The Seacod set sail for Tranmere on 22 February
The Seacod vessel is at a terminal on the River Mersey, from where oil is usually pumped to Stanlow Oil Refinery.
The UK government has banned ships with "any Russian connection" from entering its ports due to the country's invasion of Ukraine.
However, the Unite union said cargo was not included in the ban and has called for ministers "to close this loophole".
Stanlow operators Essar said a German-flagged vessel was granted approval to berth by the Port Authority on Thursday.
A spokesperson for the refinery, which supplies 16% of road transport fuels in the UK, said Essar "remained deeply concerned by the humanitarian crisis unfolding in Ukraine" and was "fully complying with the statutory framework implemented by the UK government with regard to Russia-related entities".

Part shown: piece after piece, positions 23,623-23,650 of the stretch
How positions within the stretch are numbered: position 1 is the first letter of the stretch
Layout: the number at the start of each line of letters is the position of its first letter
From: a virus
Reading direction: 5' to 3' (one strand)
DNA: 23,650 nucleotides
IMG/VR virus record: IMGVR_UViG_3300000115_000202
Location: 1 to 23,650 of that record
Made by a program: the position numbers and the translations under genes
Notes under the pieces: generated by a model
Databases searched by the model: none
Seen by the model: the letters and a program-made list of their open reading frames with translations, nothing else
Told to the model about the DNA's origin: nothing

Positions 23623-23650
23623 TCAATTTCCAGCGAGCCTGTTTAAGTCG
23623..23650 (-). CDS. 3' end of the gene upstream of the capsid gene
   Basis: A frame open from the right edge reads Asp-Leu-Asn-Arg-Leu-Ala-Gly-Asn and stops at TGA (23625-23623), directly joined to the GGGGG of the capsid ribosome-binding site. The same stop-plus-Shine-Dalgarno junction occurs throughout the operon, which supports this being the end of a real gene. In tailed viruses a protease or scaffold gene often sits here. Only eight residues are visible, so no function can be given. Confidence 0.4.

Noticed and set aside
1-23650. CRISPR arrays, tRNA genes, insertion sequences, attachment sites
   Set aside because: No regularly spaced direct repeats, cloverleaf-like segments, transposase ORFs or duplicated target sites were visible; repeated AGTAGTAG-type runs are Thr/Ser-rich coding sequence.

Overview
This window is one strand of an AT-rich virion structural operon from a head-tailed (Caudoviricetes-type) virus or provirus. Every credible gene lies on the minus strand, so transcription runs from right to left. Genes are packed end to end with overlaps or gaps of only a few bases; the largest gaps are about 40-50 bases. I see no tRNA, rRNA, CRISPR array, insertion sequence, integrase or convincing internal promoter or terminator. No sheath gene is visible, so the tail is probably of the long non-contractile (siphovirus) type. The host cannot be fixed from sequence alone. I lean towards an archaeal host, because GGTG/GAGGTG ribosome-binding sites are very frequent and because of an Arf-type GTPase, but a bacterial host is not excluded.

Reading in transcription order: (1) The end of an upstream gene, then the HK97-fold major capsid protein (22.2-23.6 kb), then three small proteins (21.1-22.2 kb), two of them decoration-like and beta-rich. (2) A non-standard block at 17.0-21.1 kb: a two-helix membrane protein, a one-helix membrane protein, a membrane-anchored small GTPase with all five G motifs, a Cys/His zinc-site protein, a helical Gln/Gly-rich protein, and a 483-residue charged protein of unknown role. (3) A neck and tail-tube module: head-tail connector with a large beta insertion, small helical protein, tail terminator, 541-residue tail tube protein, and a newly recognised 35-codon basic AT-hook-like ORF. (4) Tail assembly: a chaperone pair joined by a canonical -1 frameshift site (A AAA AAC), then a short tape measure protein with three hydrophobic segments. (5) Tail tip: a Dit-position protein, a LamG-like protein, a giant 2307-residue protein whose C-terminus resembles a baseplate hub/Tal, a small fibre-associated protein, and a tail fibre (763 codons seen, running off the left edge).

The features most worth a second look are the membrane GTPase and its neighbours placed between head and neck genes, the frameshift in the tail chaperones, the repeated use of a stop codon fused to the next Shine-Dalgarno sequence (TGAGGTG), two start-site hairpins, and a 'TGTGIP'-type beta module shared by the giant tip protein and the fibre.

The firm said it had turned away Russian-flagged tankers earlier this week.
It added it had been "working urgently to find alternative sources of diesel while simultaneously ensuring uninterrupted supply of fuel to the North West of England".
Sharon Graham, general secretary of Unite, said they had informed the company that "Unite workers at the facility will under no circumstances unload any Russian oil regardless of the nationality of the vessel which delivers it".
Following the Russian invasion of Ukraine, the UK became the first country to ban all ships that are Russian-owned, operated, controlled, registered or flagged from entering its ports.